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Calling All Cooks In Israel

 

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Let’s help each other.  One of the most amazing things I love about our community is the immediate feedback.  Whether via Facebook, email or as a JoK.com comment you all let us know how you feel.  And I love it, most probably cause the feedback is generally positive and often inspiring – both in the kitchen and in life.  Lately though, we have been getting a lot of comments like this one:

I love to read all your super recipes and hints but please — not all of your readers live in America and, as you must yourself know by now, not all the ingredients you mention are available here in Israel.

-Laura B. 

So while I do live in Israel, I live in an American community with an American style store that stocks lots of my favorite American brands and products.  Additionally I travel back and forth often and have lots of products sent to me for recipe development.  So I can’t say that I have become an expert in cooking like I live in Israel in the last 10 months.  I can’t even claim to know what products are not readily available in stores across the country not situated in Anglo-communities.  So here’s where we help each other.

Please comment below with any and all cooking in Israel substitution Qs or otherwise and my new friend Dvora Rotter and I (OK mostly Dvora) will create a cheat sheet post listing substitutions – that we will research and test together.  This post will be a living one that we will constantly be adding to as your queries continue.  And you too can help by offering your tips and suggestions for substitution to each other in the comments.  We hope this will help you from getting frustrated with recipes using ingredients you can’t find.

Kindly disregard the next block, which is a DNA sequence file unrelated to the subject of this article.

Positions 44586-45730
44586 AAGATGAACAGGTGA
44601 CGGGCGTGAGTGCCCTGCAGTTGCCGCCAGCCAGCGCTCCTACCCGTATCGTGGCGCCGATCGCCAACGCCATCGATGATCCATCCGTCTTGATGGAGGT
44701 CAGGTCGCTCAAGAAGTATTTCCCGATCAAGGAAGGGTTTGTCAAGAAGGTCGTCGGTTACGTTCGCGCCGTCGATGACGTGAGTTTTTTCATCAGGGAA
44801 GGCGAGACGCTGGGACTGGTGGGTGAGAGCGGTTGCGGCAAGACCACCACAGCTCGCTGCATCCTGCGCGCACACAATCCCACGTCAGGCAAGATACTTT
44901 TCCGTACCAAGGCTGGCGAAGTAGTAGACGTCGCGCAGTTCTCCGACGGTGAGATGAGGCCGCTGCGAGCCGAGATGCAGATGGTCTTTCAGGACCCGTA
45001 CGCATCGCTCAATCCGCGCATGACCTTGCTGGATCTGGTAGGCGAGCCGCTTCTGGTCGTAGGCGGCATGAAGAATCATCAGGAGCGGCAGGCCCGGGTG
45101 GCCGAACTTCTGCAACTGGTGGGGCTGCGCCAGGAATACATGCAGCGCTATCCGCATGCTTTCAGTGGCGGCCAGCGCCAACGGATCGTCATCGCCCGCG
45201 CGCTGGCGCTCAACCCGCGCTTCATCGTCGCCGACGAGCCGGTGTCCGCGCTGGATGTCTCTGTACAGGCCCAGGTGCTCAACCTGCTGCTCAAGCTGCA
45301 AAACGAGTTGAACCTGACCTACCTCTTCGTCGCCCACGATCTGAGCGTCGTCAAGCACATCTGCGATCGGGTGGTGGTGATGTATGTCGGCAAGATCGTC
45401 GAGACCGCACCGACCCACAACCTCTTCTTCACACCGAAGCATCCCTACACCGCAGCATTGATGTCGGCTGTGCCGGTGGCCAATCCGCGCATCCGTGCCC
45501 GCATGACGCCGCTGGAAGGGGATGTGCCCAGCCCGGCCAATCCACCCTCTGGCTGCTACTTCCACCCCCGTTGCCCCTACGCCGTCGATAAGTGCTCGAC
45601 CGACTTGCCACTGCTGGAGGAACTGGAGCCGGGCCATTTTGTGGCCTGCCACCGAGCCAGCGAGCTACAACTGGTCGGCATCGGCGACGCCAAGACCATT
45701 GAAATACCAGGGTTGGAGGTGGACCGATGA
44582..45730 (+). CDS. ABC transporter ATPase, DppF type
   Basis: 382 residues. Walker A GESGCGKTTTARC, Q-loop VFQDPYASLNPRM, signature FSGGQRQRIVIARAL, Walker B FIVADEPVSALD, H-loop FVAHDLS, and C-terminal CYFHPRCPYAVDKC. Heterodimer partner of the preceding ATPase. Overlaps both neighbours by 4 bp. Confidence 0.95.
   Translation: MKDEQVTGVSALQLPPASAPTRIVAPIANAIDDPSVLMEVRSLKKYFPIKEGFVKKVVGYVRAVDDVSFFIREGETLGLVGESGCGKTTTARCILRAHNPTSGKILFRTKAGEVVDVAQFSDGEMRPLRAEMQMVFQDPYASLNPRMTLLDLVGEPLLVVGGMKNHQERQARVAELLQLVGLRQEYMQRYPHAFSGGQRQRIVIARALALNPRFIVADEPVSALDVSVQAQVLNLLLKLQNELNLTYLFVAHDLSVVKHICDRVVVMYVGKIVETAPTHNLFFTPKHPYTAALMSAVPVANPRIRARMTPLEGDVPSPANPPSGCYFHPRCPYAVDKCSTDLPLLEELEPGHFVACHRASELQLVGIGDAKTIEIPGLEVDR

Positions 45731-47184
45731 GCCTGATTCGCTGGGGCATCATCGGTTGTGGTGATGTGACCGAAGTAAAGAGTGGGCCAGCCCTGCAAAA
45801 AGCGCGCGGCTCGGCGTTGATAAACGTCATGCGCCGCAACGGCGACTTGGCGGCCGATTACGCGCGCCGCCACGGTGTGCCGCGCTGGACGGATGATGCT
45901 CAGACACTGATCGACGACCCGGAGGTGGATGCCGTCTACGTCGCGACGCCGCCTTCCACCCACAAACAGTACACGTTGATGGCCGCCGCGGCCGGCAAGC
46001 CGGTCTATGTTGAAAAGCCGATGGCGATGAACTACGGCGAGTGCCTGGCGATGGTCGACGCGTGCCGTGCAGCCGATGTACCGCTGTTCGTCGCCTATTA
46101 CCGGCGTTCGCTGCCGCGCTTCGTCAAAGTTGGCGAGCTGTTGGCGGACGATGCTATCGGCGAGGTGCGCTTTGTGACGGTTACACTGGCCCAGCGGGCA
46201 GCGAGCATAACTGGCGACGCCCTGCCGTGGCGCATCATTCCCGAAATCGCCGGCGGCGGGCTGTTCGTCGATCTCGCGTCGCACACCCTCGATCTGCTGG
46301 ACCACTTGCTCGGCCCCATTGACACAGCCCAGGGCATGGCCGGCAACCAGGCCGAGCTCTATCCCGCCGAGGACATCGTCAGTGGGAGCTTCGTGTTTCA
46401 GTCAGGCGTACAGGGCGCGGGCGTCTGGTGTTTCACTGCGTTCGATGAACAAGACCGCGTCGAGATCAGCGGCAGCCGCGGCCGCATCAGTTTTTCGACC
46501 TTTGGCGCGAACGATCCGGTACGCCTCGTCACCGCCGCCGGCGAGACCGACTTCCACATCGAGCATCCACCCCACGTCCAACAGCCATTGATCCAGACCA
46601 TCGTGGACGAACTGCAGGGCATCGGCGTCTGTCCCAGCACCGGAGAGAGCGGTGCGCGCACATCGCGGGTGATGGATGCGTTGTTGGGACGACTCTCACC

How does that sound?

Start asking your questions now!!

UPDATE: FIND MANY OF THE ANSWERS TO YOUR QUESTIONS IN OUR: ISRAEL SUBSTITUTION GUIDE

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About Jamie Geller

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Jamie Geller is the only best-selling cookbook author who wants to get you out of the kitchen – not because she doesn’t love food – but because she has tons to do. As “The Bride Who Knew Nothing” Jamie found her niche specializing in fast, fresh, family recipes. Now the "Queen of Kosher" (CBS) and the "Jewish Rachael Ray" (New York Times), she's the creative force behind JoyofKosher.com and "Joy of Kosher with Jamie Geller" magazine . Jamie and her hubby live in Israel with their five busy kids who give her plenty of reasons to get out of the kitchen - quickly. Check out her new book, "Joy of Kosher: Fast, Fresh Family Recipes."